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Currently Being Moderated

Photoshop CC - Rent to Own?

May 9, 2013 7:47 AM

I have been following and commenting on the firestorm of protest about Adobe's switch to a Cloud only subscription.  Many angry users and they all want Adobe to reinstate the status quo.  In my opinion this is just not going to happen.  But like Obama says "never let a good crisis go to waste".  So let the users get behind a compromise that neither side will be happy with, but will work for both.

 

Besides price, the next biggest complaint is that if you stop your subscription you have nothing.  So my proposal of Rent to Own.  Here is one way to do it.

 

After 3 years of renting you are entitled to a download of the version of your products that was active 2 years prior.  This download would be a perpetual licence. 

 

Arguments for the above.

 

1.  Adobe is not going to give you the current version as is deceases incentive to continue subscription once you have a current version.  So don't beat a dead horse with this argument.   Two years back seems like a good compromise. 

 

2.  CS6 is also a perpetual licence, but will it work with the then current computers and OS in the future?  Evidence says not likely.  So a 2 year old product should still be OK.

 

3.  I chose 3 years of rental as that would be more than one would pay in rental to buy the product, if it was offered.  This may be a negotiable point with Adobe.  But if you rent for 10 years, and then retire as a professional photographer, or your interests shift, you need the programs so you can continue working with the images.

 

4.  The argument that there is no disk for versions, as it is all subscription, is hollow.  They have a product that you download to your computer.  All Adobe needs is a deactivation code so it does not ask for the monthly payment.  All Adobe would have to do is keep the version that was active on January 1 two years ago.

 

Let the users come up with a compromise, rather than digging in and saying no way, and getting nothing.

 
Replies 1 2 3 ... 5 Previous Next
  • Currently Being Moderated
    May 9, 2013 7:50 AM   in reply to Curt Y

    Sounds resonable to me.

     

    Now let Adobe come up with a compromise, rather than digging in and saying no way, and getting nothing.

     
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  • Currently Being Moderated
    May 9, 2013 8:22 AM   in reply to Was DYP

    > Sounds resonable to me

     

      Not to me. As far as I'm concerned Adobe threw it's customers under the bus hoping to take advantage of it's near-monoply to force everyone to cough up money on a regular basis and be 'locked-in' more than before.

     

       Should I now plead with Adobe to hurt me a little less?

     

       Adobe already wrote me off as unnecessary on their march to bigger profits.

     
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  • JJMack
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    May 9, 2013 8:23 AM   in reply to Was DYP

    It all about Adobe bottom line that's the only target. They have captured their user base and are now capitalizing on it cashing in, in the absent of competition Capitalism you know.

     
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  • Noel Carboni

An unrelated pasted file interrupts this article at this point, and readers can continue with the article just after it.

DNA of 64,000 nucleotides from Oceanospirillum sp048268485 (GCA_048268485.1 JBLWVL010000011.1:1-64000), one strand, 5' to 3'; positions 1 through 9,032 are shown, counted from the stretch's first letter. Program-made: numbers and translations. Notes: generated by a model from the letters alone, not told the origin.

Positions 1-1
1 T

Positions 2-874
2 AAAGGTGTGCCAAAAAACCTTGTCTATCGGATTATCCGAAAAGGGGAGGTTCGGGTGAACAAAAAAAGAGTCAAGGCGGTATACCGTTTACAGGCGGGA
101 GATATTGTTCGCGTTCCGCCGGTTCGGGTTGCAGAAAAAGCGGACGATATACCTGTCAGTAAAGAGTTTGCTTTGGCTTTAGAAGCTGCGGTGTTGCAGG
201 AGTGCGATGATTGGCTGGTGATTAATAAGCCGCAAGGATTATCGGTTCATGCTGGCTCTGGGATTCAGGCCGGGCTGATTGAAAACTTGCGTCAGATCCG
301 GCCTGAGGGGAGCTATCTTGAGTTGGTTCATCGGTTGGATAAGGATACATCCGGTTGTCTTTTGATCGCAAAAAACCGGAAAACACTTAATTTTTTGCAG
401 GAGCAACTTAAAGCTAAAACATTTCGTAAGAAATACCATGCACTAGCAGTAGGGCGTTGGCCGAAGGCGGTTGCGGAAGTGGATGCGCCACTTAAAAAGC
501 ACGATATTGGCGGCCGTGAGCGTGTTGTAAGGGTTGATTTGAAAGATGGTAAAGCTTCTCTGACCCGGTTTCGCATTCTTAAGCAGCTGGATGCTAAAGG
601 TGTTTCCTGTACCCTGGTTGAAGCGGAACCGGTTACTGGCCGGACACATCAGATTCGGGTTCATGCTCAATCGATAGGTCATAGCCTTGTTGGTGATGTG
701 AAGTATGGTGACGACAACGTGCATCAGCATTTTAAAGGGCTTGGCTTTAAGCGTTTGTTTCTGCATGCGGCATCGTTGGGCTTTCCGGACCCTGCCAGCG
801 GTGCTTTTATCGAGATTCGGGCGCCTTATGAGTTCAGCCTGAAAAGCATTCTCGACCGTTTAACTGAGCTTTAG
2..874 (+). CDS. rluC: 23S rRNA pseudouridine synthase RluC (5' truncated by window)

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    May 9, 2013 8:23 AM   in reply to Curt Y

    Sounds like what I was suggesting, except I proposed 2 years of rental rather than 3.

     

    Adobe needs to provide an exit strategy.

     

    -Noel

     
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  • Currently Being Moderated
    May 9, 2013 8:38 AM   in reply to Noel Carboni

    Im just curious on how Adobe wanting to make money is somehow wrong? How bout you complainers go offer your bosses to work for free. I mean, its the right thing to do, right?

     
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  • Currently Being Moderated
    May 9, 2013 8:48 AM   in reply to Dragoro21

    No one is suggesting you should get the software for free. People are complaining that most users are going to pay more money that they did before, with no choice in the matter. Anyone who wants to continue using most of Adobe's products will be forced into this rent forever program no matter what. Go and read the new terms and agreements for the Creative Cloud. They are the most onerous I've ever seen. Worse that X-Rite at their worse and even worse that Facebook. Unbelievable.

     
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  • JJMack
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    May 9, 2013 9:00 AM   in reply to Noel Carboni

    Noel Carboni wrote

     

    Adobe needs to provide an exit strategy.

    They will never provide an exit strategy give their hostages an easy way out Oh I get  it "Sarcasm" you being sarcastic

     
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  • Currently Being Moderated
    May 9, 2013 10:46 AM   in reply to sasquatch15

    sasquatch15 wrote:

     

    No one is suggesting you should get the software for free. People are complaining that most users are going to pay more money that they did before, with no choice in the matter. Anyone who wants to continue using most of Adobe's products will be forced into this rent forever program no matter what...

    I would argue that whether people realize it or not, the new subscription only plan is bad for every user in the long run (whether or not it's beneficial for some in the short term).